Sometimes it helps to go right to the top to solve a problem, even in the communications industry.
A few days ago, the Hungarian competition authority (GVH) launched an extraordinary investigation into the country’s broadcasting and rebroadcasting market. At the heart of its probe are indications that TV broadcasters are providing their services to larger rebroadcasters at lower rates than to smaller ones. This is putting serious pressure on the latter and was one of the main points raised by Ferenc Kéry, the head of the Hungarian Communications Agency (MKSZ), in a letter to the Hungarian President Viktor Orbán.
In a statement, the GVH has made clear that if its investigation reveals any market distortions it will resort to one of three courses of action. These are initiating competition supervision proceedings, making recommendations to market participants or sending a signal to the legislator.
At the same time, it has said it intends to ensure that competition between companies best serves the interest of consumers, both in terms of choice between service providers and competitive prices.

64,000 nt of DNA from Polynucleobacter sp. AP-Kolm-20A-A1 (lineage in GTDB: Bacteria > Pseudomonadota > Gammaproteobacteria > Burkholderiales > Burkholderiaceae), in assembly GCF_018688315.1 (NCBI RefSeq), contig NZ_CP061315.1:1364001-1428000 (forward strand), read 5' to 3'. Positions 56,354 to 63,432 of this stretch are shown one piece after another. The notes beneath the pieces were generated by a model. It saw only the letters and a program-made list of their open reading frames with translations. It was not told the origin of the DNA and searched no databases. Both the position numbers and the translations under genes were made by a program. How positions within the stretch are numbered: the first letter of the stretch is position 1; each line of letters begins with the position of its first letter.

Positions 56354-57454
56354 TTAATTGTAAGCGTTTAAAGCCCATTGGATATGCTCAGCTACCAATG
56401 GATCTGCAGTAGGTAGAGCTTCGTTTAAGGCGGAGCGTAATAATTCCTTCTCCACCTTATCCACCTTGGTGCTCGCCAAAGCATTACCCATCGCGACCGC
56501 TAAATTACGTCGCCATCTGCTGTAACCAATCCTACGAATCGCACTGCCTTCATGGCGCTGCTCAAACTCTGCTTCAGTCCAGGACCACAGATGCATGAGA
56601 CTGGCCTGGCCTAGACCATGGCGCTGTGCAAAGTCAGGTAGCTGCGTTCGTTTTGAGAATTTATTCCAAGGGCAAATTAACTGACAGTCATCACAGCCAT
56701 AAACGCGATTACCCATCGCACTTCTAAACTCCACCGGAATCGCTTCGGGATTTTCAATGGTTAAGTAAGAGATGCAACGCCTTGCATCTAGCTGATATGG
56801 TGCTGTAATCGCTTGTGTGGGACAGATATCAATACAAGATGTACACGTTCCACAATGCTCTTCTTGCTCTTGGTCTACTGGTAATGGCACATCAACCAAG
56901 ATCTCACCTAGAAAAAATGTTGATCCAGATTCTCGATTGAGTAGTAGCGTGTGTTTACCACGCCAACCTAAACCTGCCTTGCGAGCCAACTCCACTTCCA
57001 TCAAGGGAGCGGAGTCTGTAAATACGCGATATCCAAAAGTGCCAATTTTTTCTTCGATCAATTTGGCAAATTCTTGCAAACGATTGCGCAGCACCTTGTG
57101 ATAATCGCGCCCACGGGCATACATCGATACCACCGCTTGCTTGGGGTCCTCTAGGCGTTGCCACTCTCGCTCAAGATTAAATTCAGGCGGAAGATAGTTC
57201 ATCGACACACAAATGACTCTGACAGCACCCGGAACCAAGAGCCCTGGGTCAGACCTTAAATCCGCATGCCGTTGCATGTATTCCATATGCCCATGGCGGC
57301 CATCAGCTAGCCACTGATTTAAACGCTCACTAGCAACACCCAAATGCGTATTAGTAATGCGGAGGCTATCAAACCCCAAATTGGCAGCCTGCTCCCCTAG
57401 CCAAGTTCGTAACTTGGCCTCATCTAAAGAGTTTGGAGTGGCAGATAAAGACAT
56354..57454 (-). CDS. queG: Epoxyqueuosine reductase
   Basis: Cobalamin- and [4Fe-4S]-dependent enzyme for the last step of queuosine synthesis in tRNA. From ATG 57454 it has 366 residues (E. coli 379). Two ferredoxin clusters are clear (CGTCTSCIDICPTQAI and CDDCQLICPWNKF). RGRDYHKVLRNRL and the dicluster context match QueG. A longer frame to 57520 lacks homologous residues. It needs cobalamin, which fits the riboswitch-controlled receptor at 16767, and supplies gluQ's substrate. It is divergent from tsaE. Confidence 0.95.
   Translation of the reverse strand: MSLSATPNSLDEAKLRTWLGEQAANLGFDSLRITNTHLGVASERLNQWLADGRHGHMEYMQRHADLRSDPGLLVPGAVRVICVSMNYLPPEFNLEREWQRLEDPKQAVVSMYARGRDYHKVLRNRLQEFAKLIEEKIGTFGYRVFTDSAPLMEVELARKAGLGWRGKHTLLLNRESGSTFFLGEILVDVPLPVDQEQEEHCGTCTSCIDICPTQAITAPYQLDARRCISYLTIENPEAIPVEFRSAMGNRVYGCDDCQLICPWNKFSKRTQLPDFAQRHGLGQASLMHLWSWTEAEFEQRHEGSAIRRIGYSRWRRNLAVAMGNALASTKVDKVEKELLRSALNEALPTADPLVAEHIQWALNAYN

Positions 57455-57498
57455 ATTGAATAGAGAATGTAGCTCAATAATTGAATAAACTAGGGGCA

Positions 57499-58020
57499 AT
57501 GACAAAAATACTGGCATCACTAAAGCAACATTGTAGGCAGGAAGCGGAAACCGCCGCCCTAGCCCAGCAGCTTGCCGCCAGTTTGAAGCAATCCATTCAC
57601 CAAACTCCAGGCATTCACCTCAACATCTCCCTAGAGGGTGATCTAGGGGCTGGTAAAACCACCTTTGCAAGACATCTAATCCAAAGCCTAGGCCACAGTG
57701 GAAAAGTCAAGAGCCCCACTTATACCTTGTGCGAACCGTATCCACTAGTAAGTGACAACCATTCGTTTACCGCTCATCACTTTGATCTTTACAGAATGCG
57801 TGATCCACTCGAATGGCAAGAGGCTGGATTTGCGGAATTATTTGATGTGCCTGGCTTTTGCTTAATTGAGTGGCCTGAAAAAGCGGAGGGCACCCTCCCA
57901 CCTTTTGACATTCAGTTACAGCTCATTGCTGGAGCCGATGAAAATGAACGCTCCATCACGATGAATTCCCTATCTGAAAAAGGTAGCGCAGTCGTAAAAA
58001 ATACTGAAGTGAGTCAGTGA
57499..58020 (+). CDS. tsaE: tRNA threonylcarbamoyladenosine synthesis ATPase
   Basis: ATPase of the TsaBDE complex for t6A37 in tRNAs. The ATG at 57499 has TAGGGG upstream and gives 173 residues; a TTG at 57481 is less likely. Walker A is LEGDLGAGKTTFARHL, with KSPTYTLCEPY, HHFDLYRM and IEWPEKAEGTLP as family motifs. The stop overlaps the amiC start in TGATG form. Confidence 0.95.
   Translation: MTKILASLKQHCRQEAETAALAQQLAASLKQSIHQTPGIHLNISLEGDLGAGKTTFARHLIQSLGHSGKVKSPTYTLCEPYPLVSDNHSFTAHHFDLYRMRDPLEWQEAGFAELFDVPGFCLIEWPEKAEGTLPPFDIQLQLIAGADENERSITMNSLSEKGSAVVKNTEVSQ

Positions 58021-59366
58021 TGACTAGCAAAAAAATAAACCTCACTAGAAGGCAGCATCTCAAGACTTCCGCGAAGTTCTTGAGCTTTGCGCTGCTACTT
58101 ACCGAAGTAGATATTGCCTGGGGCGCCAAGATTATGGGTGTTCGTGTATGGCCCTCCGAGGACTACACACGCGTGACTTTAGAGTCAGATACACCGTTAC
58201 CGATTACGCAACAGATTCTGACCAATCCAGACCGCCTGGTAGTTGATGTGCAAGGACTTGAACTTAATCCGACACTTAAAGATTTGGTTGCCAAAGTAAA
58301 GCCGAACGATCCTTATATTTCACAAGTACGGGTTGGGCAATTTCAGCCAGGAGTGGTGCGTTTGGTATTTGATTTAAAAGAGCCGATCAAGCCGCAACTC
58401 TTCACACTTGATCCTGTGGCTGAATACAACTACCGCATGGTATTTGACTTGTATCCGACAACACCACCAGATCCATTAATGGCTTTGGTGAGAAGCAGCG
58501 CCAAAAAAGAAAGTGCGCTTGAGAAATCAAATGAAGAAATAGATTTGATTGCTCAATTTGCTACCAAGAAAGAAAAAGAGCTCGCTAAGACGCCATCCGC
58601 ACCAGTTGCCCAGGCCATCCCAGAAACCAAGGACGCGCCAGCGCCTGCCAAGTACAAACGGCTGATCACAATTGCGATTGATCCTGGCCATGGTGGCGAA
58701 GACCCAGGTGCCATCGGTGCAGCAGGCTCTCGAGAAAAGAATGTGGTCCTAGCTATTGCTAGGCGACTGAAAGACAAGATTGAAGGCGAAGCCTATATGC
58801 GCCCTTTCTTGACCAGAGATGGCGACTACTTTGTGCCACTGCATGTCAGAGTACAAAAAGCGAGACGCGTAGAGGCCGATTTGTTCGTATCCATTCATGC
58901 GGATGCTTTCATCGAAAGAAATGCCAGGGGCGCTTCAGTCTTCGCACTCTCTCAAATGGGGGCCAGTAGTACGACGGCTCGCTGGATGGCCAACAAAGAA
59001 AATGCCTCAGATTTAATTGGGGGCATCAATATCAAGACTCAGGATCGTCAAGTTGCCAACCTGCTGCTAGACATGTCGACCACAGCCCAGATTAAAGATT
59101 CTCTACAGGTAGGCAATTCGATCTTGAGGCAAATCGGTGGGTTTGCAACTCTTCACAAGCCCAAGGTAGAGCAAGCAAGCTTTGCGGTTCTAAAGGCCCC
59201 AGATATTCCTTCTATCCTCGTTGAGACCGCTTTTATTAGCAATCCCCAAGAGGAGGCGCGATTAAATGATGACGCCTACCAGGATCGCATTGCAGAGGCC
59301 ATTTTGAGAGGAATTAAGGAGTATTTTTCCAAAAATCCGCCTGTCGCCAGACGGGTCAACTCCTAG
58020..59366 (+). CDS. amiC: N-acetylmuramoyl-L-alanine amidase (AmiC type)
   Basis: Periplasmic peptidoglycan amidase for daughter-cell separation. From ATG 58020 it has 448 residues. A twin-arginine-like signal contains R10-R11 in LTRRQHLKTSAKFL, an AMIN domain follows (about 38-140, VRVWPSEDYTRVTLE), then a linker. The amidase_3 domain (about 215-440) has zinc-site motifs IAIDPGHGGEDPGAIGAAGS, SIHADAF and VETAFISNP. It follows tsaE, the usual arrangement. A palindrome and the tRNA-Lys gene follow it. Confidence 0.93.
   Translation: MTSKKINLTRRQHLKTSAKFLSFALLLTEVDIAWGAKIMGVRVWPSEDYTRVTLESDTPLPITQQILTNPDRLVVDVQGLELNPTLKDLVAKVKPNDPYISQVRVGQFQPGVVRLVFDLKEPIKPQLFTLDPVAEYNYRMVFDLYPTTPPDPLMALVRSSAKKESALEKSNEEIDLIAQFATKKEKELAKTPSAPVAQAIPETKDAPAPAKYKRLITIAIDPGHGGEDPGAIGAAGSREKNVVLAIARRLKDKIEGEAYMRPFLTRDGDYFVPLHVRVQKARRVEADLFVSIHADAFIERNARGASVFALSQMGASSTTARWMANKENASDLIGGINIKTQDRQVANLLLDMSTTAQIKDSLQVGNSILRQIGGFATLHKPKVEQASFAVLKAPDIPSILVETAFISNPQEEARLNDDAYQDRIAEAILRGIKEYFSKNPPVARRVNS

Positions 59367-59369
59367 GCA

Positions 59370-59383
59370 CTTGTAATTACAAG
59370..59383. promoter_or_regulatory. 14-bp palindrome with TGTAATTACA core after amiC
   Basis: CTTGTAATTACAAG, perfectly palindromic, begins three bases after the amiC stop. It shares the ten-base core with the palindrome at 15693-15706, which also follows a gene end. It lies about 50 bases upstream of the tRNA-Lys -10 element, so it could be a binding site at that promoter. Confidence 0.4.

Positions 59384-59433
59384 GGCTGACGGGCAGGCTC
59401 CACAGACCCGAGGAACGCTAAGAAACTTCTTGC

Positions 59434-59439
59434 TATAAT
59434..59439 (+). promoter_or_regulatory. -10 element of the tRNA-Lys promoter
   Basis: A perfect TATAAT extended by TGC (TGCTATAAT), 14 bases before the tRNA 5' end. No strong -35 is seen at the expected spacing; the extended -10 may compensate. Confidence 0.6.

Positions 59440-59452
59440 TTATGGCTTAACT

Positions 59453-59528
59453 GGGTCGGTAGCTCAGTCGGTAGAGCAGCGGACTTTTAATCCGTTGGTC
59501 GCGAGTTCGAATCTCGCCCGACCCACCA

Meanwhile in Russia, President Putin has indicated he will take personal charge to ensure the country’s telecom and IT market remains in good shape. Following a forecast that the communications sector could shrink by up to 3% this year if it does not receive emergency state aid, he held a meeting with representatives of the government, telcos and IT market to discuss measures to support the communications and IT industries.
In the meeting, President Putin suggested the development of a legal and regulatory framework; removal of barriers to launch and support promising IT projects; and specific proposals by industry representatives to be addressed by the government.
Presidential intervention in these instances should produce positive results for the communications industries in both countries.